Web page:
As she got older, her family ignited feelings in her. It was mostly anger. Anger that she was not “normal,” anger that no one understood her, anger that she felt pressure to be something she was not, and anger to become either an engineer, a doctor and change the world. Her family became her biggest fan and greatest enemy.
She struggled for approval. She soon found out that many others in the world have similar struggles. It gave her hope.
To overcome the pain and suffering, Odion went on a figurative “witness protection” program and eliminated associations with anyone who presented negativity and fear in her life.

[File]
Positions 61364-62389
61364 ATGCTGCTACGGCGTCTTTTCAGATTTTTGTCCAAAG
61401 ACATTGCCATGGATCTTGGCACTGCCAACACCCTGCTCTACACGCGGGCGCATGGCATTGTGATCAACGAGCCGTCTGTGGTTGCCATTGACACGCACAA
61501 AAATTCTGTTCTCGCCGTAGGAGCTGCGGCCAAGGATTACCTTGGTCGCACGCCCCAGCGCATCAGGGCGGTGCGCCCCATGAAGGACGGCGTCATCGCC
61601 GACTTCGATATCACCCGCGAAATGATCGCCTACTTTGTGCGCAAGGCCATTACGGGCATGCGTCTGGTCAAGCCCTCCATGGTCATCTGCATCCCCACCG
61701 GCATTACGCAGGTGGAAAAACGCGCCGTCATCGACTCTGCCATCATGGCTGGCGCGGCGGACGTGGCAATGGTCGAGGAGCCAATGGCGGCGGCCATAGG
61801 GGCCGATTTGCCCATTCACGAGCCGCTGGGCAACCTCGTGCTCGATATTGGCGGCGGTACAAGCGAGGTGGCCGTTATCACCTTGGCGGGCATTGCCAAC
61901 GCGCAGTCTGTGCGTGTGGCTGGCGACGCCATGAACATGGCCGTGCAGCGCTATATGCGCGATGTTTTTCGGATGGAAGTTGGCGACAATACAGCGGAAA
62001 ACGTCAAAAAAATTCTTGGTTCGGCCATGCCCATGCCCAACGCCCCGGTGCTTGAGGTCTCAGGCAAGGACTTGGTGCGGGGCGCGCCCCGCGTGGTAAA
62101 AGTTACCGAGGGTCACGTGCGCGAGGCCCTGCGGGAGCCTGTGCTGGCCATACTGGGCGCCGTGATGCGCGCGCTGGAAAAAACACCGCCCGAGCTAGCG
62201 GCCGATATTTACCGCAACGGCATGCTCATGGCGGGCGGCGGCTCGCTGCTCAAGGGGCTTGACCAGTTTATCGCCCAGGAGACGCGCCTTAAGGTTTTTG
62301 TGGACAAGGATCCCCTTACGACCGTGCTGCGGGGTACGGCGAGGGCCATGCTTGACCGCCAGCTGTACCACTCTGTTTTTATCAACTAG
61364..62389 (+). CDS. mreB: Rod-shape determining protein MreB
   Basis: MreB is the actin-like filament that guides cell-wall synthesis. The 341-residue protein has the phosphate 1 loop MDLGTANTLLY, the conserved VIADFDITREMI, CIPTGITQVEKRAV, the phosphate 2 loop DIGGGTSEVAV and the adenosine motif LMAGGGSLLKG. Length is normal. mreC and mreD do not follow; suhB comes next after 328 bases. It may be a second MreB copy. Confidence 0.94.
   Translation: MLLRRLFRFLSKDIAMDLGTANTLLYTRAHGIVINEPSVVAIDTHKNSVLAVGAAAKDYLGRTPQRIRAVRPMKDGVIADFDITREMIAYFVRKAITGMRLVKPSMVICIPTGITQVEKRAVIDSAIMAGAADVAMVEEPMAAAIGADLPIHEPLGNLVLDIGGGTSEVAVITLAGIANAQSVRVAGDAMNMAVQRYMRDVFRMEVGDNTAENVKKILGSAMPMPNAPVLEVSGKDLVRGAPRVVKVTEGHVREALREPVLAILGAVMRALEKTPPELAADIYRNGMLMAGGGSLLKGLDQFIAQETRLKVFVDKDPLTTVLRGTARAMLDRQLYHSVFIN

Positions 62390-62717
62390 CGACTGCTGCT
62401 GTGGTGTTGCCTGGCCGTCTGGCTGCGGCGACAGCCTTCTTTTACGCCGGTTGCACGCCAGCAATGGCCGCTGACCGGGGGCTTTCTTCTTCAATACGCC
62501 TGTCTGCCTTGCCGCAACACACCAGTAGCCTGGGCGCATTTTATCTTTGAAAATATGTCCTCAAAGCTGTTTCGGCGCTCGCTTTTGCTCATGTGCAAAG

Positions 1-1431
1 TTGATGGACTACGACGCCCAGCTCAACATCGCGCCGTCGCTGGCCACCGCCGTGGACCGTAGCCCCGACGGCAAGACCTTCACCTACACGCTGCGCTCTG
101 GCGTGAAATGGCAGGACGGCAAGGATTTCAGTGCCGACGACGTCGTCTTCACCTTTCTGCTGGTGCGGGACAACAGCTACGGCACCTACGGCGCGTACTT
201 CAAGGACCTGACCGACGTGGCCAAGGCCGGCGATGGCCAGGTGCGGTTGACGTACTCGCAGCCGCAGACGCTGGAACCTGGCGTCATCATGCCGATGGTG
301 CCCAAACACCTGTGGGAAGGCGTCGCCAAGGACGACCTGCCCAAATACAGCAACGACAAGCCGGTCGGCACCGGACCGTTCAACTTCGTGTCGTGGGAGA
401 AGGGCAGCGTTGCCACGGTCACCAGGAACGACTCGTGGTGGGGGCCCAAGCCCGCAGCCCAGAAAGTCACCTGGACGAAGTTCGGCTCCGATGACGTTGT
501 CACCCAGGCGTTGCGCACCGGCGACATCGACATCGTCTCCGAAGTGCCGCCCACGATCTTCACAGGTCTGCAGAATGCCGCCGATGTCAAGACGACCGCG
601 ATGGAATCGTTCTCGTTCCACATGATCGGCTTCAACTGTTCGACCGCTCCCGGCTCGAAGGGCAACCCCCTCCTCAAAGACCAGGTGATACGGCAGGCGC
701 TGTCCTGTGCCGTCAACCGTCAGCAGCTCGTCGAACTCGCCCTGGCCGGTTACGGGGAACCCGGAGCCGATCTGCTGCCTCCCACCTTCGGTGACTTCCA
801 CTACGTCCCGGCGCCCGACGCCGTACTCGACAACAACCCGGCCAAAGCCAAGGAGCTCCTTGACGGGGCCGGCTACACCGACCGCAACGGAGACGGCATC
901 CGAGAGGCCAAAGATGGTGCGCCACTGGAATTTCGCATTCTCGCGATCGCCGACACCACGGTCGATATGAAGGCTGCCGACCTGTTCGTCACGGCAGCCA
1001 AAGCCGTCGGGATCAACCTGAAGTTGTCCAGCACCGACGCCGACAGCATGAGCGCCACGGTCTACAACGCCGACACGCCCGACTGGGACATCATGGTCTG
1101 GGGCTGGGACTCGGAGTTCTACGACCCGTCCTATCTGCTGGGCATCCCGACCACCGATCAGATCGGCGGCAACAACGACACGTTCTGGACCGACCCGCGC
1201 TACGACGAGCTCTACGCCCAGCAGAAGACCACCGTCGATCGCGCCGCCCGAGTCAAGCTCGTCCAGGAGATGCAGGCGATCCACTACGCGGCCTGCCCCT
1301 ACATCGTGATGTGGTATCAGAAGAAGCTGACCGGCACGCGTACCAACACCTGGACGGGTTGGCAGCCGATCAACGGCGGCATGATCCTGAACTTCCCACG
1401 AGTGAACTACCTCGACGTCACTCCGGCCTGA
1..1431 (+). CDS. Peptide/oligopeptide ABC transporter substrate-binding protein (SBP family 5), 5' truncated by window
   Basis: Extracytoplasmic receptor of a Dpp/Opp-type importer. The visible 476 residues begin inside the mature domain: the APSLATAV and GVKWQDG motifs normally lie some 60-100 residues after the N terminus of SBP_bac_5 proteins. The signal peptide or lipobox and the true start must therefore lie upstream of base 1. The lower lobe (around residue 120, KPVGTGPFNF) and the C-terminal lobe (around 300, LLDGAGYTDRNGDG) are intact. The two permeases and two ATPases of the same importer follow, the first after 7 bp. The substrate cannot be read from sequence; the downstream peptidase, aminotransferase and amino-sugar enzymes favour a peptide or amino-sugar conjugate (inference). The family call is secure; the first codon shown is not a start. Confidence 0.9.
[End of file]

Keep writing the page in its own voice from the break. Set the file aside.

She focused on seeing opportunities, positive thoughts, and ambitions. Life was no longer killing her. It brought her joy, aimed to help her thrive.
“Sometimes it takes walking away to realize how strong you truly are,” Odion Welch.
She shares details of how she got through it in her best-selling book “Breakthrough.” I was honoured to write the foreword of the book to introduce the reader to the author. Some of the self-care strategies she shares on coping with mental health challenges are but not limited to:
  1. Reading books.
  2. Journaling daily.
  3. Asking for help and do something for others.
  4. Cry if you must.
  5. Meditate.
  6. Practice gratitude.
  7. Sleep, sleep, sleep.
  8. Mirror exercises for self-love.
  9. Eat healthy foods.
  10. Limit exposure to social media.